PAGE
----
Local school districts are trying to figure out how to start the school year in the midst of a raging coronavirus pandemic. The Tampa Bay Times reports that 60 percent of Pinellas parents who have responded have chosen online schooling instead of in-person classrooms.
The Pinellas School Board will talk about those results Tuesday afternoon. School board members will also review a proposal to delay the start of school by two weeks.
But many Pinellas teachers insist that it still won’t be safe to return to brick-and-mortar schools by then. So they’re rallying again Tuesday afternoon outside the school district’s headquarters.
WMNF interviewed one participant in the rally, Richie Floyd, who teaches science and engineering at Azalea Middle School in Pinellas County.
Floyd is part of Tuesday afternoon’s “Pinellas Rally for a Virtual Return to Campus.” It’s from 4:30 p.m. until 6:00 p.m. Tuesday, July 28 in Largo outside the Pinellas County School District building at 301 4th Street Southwest.
“I don’t know if protest is the best word. Really it’s just sort of a rally to get together to say, hey, let’s tell the school board who’s meeting today at 5:00 p.m, to tell the school board, hey, we don’t feel safe going back to schools under this current situation during this current plan.
“The plan has been presented to us, doesn’t feel like it’s going to keep us safe and safety is our number one concern as teachers. Nothing is more important than the safety of our students, our co-workers and just our community overall. So we’re having a rally today to let them know that’s how we feel.”
What would make you feel safer? Would it be opening schools virtually or would it be delaying the start of schools?
“They’ve already delayed the start of schools about 10 days. But unfortunately, our government hasn’t really done anything to make things better so what we’re asking for is at least a virtual start to the school year, the first nine weeks. And we hope that during that time we can get our act together and make the plan safer, make cases go down.
“Ideally, we wouldn’t start school until i think the national movement says 14 days with no new cases. Right now we’re just trying to get a virtual start. We’re hoping for a virtual start so we can at least make the cases go down some.”
One of the arguments against something like that is that not all kids have equal access to either internet or to parents having childcare options. How would you take that into account?
“I agree. It’s a very difficult situation for everyone involved. And I think that we’ve spent the past four, six weeks I don’t know how long the district’s been formulating this plan, trying to figure out a way to get kids in the classroom when we’ve been told by the Pinellas Department of Health that they do expect to see cases. That they do expect to see schools shut back down.”
“I would like for us to stop pretending, really, like we are going to be able to actually execute this plan [returning to in-person instruction] completely safely. And instead for all of us to spend our time solving the issues that you just brought up.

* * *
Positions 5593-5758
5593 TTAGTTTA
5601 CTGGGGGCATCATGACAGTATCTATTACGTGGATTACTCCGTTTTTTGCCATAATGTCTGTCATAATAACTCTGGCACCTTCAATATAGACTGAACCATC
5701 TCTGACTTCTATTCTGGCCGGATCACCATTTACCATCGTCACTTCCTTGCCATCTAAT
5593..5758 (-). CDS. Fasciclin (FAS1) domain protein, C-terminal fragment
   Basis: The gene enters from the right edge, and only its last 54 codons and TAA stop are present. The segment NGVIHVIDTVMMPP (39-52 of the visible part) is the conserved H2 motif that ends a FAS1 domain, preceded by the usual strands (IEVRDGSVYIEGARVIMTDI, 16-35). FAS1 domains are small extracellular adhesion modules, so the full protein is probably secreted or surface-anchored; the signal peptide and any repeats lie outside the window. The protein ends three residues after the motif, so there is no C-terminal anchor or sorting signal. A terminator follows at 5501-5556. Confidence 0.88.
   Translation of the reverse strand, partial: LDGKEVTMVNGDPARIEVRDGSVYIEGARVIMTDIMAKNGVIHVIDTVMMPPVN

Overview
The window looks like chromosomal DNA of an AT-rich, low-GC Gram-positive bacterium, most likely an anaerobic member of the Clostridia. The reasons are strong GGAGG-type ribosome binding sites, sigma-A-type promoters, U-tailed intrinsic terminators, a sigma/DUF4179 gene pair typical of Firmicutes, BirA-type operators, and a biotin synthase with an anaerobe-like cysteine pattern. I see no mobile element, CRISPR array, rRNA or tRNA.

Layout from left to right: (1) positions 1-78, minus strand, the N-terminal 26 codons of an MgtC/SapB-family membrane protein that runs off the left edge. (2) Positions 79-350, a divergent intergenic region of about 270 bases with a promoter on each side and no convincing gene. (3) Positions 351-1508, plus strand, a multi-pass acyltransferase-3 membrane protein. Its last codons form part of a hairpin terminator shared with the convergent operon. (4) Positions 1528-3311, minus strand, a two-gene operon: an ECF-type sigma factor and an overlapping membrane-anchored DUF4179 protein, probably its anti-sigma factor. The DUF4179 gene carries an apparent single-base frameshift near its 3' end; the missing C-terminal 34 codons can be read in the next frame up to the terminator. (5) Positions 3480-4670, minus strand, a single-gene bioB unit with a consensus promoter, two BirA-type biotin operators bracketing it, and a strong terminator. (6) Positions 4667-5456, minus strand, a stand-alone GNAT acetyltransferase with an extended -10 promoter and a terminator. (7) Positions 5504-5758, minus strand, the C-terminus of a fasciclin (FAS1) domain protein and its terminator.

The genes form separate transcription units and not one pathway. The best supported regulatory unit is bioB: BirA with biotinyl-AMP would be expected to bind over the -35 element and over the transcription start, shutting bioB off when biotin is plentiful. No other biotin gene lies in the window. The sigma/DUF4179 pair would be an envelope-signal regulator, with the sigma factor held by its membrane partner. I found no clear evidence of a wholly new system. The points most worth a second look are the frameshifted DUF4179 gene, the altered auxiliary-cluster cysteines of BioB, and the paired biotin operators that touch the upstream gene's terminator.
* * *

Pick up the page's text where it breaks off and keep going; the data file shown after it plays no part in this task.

“We could figure out how we could reach students who have difficulty with technology. We could be figuring out how we could support parents who need the support.
“If we were spending all of our time doing that it would be helpful. I am really worried we are going to get down to the last second of our decision-making process and then we’re going to switch to, oh we have to do virtual because cases are too high within classrooms and then we’re not going to have spent any time figuring those issues out.
“The people I’ve been working with have been talking to community partners particularly across South St. Petersburg to try to provide some support, food, basic child care, as best as we possibly can. But really the issue is that we’re going to have to demand more from the people in charge right now. Teachers should not be the ones solving all of society’s problems. And that’s part of the thing that we’re bringing forward right now.”
“We’re going to have a few speakers and just sort of make our voice heard. We’re going to have cars driving around for people who aren’t comfortable. We’re going to be socially distant. Everyone’s wearing a mask. We’re going to have cleaning supplies for any microphones or shared objects at the rally. So it’s a socially distanced rally in front of the school board building.”
The Pinellas School Board meeting begins at 5:00 p.m. Tuesday and is online.
Florida’s death count from the coronavirus has spiked to a new record with 191 reported fatalities. That’s according to the state Health Department. That brings the total number of coronavirus deaths in Florida to more than 6,100. The health department also again reported more than 9,200 new cases Tuesday, bringing the total for the pandemic to nearly 442,000.
information from the Associated Press was used in this report
Listen to the 5:30 p.m. WMNF News headlines for 28 July 2020:
Listen to the 4:30 p.m. WMNF News headlines for 28 July 2020:
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